Most Title IX claims involve university-sponsored sports, including intramural sports. Claims of gender discrimination may be filed by student-athletes, coaches, and other staff members involved in the issue at hand. For instance, a female student tries out for the football team and happens to be the best punter during tryouts, but is cut without explanation. Assuming there is no women's football team, she may be able to file a claim. Similarly, a female soccer coach at a university is paid half of what her male counterpart (the men's soccer coach) earns. She also may file a claim.
The following information focuses on Title IX claims by student-athletes and coaches. See the Sexual Harassment section of FindLaw's Education Center to learn more about Title IX and related matters.
A court's analysis will also depend on whether the plaintiff is a disgruntled student-athlete or a disgruntled employee. For disgruntled student-athletes, Title IX does not compel federally funded educational institutions to sponsor one program for each gender in every sport the institution sponsors. However, if a school sponsors only one program for a sport, then that school must allow members of both sexes to try out for the team, unless the sport is a contact sport, in which case the school may limit participation to one gender. Conversely, if a school sponsors only one program for a contact sport and then allows members of both sexes to compete for the team, the school may not exclude an athlete from the team on account of his or her gender. "Contact" sports include boxing, wrestling, rugby, ice hockey, football, and basketball. 45 C.F.R. § 86.41.
Disgruntled students may also allege that they have been victims of sexual harassment in violation of Title IX. Sexual harassment typically consists of receiving unwanted sexually oriented comments, receiving unwanted sexually oriented physical contact, or working in a sexually charged environment. The threshold of liability is higher for sexual harassment than it is for sex discrimination. To prevail on a Title IX sexual harassment claim, a plaintiff must show that the institution was aware of the harassment, exercised control over both the harassed and the environment in which the harassment occurred, and that harassment was serious enough to have the systemic effect of denying the victim equal access to participate in an athletic program. Mere name-calling or teasing will not give rise to a Title IX harassment claim, even when the offensive comments single out differences in gender.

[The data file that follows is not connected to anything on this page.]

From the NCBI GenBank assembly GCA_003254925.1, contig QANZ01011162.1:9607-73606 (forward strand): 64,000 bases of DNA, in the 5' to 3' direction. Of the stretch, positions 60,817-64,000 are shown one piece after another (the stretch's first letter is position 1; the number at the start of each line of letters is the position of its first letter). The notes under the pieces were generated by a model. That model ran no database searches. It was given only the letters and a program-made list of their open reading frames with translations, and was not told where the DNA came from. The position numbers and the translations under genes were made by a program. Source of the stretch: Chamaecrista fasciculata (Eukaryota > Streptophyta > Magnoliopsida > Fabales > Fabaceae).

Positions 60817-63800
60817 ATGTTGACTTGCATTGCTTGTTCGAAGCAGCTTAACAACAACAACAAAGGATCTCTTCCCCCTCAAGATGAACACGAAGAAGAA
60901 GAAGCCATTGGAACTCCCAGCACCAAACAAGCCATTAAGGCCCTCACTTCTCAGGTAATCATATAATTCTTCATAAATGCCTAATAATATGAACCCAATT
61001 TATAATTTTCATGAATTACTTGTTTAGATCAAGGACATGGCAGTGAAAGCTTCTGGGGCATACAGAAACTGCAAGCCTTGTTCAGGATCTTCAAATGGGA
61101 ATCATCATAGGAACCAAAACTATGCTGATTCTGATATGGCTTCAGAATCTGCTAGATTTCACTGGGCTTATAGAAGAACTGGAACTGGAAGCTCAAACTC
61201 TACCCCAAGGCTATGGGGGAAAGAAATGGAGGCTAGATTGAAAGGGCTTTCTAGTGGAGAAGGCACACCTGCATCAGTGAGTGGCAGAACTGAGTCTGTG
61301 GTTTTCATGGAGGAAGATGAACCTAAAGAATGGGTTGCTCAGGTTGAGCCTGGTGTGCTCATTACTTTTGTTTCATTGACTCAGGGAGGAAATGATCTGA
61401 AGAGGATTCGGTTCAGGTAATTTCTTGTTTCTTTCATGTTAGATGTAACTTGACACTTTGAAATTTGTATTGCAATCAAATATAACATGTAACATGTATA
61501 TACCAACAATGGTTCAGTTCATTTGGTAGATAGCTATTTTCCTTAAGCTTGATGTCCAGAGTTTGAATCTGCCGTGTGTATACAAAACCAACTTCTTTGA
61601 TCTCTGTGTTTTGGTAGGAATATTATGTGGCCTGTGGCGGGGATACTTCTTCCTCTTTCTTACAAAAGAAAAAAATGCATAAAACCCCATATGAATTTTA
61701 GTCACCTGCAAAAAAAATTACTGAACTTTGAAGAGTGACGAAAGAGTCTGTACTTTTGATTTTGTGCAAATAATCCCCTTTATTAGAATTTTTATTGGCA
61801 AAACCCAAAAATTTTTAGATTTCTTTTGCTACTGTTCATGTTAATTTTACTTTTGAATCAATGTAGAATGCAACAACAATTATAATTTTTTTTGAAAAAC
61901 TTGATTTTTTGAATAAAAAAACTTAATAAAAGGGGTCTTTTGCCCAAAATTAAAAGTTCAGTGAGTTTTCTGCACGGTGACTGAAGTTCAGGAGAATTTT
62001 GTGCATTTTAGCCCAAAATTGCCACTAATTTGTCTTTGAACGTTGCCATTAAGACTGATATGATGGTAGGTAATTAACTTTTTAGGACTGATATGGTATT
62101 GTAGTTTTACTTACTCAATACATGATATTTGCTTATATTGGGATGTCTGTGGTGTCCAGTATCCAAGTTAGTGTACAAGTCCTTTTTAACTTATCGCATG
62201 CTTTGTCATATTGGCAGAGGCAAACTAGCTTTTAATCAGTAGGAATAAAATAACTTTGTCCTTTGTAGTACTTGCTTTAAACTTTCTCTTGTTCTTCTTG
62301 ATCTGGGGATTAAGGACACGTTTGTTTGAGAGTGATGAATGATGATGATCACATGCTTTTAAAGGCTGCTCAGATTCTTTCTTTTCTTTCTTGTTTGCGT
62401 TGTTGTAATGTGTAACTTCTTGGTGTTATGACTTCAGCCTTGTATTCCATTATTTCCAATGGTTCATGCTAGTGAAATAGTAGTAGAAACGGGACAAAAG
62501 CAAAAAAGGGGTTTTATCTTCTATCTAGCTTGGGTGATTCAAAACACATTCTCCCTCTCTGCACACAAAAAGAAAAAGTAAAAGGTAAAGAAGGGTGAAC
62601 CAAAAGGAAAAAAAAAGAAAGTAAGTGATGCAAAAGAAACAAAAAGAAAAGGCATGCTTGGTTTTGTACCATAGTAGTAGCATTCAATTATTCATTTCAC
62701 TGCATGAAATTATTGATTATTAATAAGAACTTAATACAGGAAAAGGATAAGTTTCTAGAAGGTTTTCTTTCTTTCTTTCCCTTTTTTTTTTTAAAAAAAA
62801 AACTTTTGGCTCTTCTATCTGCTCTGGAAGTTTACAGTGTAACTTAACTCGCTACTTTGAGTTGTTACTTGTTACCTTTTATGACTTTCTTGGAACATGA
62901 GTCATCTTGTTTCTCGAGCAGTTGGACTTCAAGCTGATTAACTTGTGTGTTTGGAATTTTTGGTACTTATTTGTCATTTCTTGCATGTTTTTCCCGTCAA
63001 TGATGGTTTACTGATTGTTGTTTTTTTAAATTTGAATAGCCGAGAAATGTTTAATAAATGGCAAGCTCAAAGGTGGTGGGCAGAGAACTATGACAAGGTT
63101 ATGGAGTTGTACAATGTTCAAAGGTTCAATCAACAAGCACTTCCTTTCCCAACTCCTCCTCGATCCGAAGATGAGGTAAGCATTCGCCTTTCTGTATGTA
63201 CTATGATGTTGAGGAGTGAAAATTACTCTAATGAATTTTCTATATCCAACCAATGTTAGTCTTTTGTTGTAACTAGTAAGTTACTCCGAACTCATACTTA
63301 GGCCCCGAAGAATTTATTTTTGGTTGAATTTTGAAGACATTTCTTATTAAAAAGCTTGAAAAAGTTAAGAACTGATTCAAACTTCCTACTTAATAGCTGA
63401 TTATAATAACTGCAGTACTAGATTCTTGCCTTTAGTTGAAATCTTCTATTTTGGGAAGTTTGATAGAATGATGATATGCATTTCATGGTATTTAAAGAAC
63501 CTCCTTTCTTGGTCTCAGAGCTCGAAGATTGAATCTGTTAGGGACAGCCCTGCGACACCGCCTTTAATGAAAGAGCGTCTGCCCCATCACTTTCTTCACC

Courts are more inclined to find that offensive comments give rise to Title IX liability when they are made by a coach or a person acting in an official capacity for the academic institution. Plaintiffs are less likely to prevail when the offensive behavior takes the form of student-on-student or athlete-on-athlete harassment. In such instances, the plaintiff must not only prove that the academic institution was aware of the harassment and had authority to stop the harassment, but also that the harassment was "so severe, pervasive, and objectively offensive" that it amounted to "deliberate indifference" by the institution in failing to stop it. Davis, as next friend of LaShonda D. v. Monroe County Board of Education (U.S. 1999). Thus, sexual harassment by fans, athletes, or coaches from opposing schools might not be actionable.*
The statutory proscription against sex discrimination in education programs and activities encompasses employment discrimination, which means that any person working for an athletic program at a federally funded academic institution is entitled to protection from Title IX. The law protects employees in all aspects of their employment, ranging from hiring and compensation to promotion, demotion, suspension, and termination, regardless of the position held by the employee and regardless of whether the federally funded academic institution is a tiny elementary school or an enormous Division I university.
A large number of Title IX employment discrimination complaints have been filed by college coaches. Frequently, these claims allege that the head coach of a women's college team is being discriminated against because she is being paid less than the head coach of the men's team for the same sport and from the same school. Courts will consider several factors in evaluating these claims, including the following: (1) the differing rates of compensation; (2) the duration of the contracts; (3) provisions relating to contract renewal; (4) the relative training and experience of the two coaches; (5) the nature of the coaching duties performed by each; (6) working conditions; (7) professional standing; (8) other terms and conditions of employment; and (9) other professional qualifications.
*Important Notice and Disclaimer: Because cases and laws are constantly subject to change and be amended over time, it is wise to check with a local attorney in your area who can advise you about the status of education laws in your state and local district.